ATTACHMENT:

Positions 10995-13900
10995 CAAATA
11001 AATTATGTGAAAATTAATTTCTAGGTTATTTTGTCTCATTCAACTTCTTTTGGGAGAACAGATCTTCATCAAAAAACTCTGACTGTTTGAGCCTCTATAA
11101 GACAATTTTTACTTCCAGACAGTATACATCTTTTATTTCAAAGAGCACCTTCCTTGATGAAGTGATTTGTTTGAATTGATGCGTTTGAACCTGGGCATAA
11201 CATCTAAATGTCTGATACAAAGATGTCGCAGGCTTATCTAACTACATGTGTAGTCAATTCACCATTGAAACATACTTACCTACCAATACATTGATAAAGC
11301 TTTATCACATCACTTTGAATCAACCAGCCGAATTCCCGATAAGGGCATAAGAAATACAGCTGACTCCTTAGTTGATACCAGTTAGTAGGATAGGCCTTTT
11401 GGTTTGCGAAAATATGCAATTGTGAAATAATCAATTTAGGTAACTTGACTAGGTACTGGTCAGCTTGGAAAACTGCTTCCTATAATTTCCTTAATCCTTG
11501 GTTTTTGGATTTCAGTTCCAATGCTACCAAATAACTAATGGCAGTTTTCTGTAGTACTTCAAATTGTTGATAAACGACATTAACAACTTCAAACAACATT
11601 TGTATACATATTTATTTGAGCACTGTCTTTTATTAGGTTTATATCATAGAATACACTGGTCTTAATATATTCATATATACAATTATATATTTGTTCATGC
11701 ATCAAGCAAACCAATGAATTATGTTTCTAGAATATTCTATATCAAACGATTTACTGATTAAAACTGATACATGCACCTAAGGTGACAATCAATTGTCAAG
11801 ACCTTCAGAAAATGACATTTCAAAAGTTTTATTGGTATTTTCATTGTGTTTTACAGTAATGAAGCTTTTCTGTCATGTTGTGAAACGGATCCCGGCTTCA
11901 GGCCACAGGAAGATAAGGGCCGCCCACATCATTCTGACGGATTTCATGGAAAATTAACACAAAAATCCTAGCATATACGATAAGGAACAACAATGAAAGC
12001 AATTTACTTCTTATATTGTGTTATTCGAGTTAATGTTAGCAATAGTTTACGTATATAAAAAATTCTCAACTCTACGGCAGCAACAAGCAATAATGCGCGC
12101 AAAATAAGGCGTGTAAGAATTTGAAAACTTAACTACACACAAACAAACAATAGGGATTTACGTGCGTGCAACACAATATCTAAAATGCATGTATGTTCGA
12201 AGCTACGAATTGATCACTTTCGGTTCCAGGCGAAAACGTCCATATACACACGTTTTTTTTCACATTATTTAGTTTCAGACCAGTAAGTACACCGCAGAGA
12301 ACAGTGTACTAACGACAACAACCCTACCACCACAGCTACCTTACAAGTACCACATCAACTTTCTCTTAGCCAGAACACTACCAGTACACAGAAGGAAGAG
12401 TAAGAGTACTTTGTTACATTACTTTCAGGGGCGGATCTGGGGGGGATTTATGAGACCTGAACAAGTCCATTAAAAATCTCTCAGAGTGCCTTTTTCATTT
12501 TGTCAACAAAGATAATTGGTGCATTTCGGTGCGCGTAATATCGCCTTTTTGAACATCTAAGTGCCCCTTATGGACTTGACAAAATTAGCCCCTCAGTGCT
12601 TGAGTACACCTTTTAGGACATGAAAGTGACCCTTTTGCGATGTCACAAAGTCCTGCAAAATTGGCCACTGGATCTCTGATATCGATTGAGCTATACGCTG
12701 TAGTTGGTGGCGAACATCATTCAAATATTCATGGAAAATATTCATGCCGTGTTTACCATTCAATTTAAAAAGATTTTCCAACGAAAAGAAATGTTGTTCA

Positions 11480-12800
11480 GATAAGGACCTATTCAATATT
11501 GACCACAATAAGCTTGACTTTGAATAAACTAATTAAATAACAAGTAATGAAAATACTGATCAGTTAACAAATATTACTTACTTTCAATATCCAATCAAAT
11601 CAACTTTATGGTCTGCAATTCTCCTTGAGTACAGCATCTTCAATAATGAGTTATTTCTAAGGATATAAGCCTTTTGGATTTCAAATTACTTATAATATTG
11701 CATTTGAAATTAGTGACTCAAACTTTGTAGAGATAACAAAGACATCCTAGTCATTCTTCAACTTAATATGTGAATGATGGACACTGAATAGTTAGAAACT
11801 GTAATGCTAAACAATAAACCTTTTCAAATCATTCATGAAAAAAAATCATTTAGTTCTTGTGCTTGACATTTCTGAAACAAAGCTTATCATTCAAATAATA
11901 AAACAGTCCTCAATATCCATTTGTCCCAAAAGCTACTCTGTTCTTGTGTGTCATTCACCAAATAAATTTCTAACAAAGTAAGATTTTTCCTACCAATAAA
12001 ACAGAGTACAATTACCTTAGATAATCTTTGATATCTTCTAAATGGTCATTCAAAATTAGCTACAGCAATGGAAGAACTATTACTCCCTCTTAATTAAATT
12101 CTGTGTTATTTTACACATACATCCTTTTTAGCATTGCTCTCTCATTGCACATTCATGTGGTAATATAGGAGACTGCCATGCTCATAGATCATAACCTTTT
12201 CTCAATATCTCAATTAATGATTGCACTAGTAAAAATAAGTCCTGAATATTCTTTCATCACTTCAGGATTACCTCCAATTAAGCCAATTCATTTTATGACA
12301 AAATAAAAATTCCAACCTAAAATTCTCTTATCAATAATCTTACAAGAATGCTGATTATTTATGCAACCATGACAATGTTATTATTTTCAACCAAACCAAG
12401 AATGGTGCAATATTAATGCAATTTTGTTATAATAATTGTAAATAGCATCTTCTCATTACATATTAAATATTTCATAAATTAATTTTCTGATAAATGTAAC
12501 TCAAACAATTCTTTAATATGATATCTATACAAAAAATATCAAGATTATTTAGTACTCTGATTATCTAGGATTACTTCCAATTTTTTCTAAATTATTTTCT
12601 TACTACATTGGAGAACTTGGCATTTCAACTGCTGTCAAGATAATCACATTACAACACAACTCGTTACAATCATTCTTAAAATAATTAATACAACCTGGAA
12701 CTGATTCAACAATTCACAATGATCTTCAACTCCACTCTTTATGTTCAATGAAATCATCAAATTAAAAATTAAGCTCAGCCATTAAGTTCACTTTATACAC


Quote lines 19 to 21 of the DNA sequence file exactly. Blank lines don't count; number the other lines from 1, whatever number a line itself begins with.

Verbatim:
12601 TGAGTACACCTTTTAGGACATGAAAGTGACCCTTTTGCGATGTCACAAAGTCCTGCAAAATTGGCCACTGGATCTCTGATATCGATTGAGCTATACGCTG
12701 TAGTTGGTGGCGAACATCATTCAAATATTCATGGAAAATATTCATGCCGTGTTTACCATTCAATTTAAAAAGATTTTCCAACGAAAAGAAATGTTGTTCA

Positions 11480-12800